I remember when I was learning Calculus at Instituto Superior Técnico (Lisbon). The classes were pretty daunting (probably, most people felt the same as me)! Looking back now, one of the main reasons for my low productivity (learning amount per class) was not knowing “why” I needed to learn what was being taught. Today, I know that if we understand the end goal (e.g., application of a function) it is much more motivating, and helps to be on track. I try never to create a task without the reason “why it exists” made very explicit.

Another aspect related to both a happy and productive team, i.e. a functional team, is related to trust among team members. Without trust, teamwork is all but impossible. Team trust can be represented by easiness to ask for help, admit weaknesses and mistakes, etc.

When a team is built upon trust, team members do not have fear of conflict during discussions, which is particularly important in an R&D team. Topics should be discussed with sincere arguments - productive conflict should exist, not destructive fighting and interpersonal politics. When you trust your team members you can have this kind of conflict, without fear of your opinion being scrutinized.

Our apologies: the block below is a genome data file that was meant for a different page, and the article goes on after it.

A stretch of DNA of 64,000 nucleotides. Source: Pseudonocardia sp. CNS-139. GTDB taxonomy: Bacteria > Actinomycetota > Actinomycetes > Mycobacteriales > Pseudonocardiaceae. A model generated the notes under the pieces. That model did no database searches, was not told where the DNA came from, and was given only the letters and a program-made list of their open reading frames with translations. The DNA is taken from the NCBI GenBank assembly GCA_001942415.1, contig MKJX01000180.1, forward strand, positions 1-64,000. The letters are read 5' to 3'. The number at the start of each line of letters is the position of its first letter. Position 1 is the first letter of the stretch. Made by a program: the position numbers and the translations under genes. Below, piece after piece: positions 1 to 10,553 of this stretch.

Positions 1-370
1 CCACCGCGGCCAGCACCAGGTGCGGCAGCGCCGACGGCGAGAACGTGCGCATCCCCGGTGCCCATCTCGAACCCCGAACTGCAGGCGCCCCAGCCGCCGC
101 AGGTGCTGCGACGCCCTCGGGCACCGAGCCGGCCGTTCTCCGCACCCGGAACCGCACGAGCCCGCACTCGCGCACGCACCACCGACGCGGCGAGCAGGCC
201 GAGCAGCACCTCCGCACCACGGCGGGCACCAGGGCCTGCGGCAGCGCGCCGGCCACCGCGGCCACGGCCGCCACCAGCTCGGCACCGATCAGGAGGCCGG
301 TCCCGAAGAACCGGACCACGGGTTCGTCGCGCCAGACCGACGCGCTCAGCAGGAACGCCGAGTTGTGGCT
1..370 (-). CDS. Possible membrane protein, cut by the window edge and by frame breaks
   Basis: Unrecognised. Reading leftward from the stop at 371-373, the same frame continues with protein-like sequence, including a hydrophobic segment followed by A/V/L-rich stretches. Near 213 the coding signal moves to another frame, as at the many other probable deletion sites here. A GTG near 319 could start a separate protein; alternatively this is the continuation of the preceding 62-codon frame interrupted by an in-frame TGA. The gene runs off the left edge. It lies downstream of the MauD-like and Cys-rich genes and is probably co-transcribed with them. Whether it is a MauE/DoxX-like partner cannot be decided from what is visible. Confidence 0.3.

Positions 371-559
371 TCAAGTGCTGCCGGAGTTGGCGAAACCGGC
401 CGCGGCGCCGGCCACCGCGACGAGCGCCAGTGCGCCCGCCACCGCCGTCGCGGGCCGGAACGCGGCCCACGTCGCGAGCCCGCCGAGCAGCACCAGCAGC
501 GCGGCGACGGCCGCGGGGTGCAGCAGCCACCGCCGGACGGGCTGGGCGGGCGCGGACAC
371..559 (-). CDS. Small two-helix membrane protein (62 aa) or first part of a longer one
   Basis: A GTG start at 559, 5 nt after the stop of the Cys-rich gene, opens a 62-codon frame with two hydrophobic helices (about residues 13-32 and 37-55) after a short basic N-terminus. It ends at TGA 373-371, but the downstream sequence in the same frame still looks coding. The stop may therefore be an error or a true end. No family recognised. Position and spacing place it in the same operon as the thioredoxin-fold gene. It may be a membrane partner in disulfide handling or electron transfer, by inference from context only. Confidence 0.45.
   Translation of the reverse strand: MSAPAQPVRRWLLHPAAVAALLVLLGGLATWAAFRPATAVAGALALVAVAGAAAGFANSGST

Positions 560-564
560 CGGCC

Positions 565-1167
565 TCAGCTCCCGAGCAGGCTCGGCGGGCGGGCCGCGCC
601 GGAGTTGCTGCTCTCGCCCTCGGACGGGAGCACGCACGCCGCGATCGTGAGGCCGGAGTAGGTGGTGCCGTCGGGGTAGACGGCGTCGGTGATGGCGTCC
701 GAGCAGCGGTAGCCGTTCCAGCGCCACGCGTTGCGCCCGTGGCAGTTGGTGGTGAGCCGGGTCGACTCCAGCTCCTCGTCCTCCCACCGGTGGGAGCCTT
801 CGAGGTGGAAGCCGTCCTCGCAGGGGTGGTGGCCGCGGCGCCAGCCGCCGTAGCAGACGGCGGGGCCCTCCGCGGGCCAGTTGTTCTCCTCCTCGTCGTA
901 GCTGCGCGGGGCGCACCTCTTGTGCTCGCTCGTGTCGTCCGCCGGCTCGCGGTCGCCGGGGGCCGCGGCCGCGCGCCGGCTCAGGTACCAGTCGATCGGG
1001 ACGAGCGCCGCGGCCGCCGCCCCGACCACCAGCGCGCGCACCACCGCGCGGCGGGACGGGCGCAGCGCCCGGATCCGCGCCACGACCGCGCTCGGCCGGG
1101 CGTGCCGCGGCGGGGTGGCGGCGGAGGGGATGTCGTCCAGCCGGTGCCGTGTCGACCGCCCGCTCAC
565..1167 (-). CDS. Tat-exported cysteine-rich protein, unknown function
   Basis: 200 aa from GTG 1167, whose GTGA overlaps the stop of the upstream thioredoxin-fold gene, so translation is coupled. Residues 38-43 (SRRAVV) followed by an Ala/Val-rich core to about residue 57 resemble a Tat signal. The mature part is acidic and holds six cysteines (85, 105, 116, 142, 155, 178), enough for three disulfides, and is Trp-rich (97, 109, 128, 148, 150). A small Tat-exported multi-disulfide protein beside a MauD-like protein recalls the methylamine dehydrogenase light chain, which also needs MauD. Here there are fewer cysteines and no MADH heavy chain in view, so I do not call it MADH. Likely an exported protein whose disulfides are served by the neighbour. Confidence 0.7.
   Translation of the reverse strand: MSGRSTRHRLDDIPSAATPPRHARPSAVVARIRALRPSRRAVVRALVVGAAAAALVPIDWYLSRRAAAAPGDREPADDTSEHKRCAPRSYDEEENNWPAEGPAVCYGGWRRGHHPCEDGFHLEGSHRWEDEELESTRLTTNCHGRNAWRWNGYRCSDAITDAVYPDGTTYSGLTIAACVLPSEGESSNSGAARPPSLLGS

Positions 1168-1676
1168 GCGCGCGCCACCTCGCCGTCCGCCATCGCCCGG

Then, if the team is able to have this kind of productive conflicts, and everyone’s opinion was heard, you can avoid the lack of commitment to group decisions. Sometimes, your idea does not go forward, but if you feel your opinion was heard and respected, then you more easily commit to the “team decision”, and you are also accountable for the outputs of that task. It is not easy to arrive at this commitment stage but it is something every team should be willing to.

Finally, regular one-on-ones, not always the kind of formal ones - in the office, taking notes, looking serious - are important. Understand individual objectives and fit them within the company goals is a difficult but necessary task to be done.

We can have a healthy team, we can have our well defined whys, but how can we know that we are being productive and adding value? How to measure team and individual performance?

Personally speaking, I’ve worked before in a system where we had yearly performance reviews and individual assessments. We were a team of four aerospace engineers. I’ve to say that none of those assessments actually provided value for me or for our team. Yearly objectives were too broad and they focused too much on individual success when what we actually needed was to have a great team output.

So, I try to bring this personal (bad) experience and focus on team performance. As an R&D team, we need to make sure our outputs do not end up in a drawer (it happens more often than I like to admit). They cannot be too exotic, nor too simple. They must be right on the spot - to be used as internal tools (leveraging other’s work) and/or integrated into our product.

I’ve seen some pretty bad evaluation metrics, that I think don’t bring any value at all for a company. Take for instance:

  • Lines of created/changed code. The “less is more” expression can easily apply here. More code and/or more changes generally bring the debt of more code review and more bugs.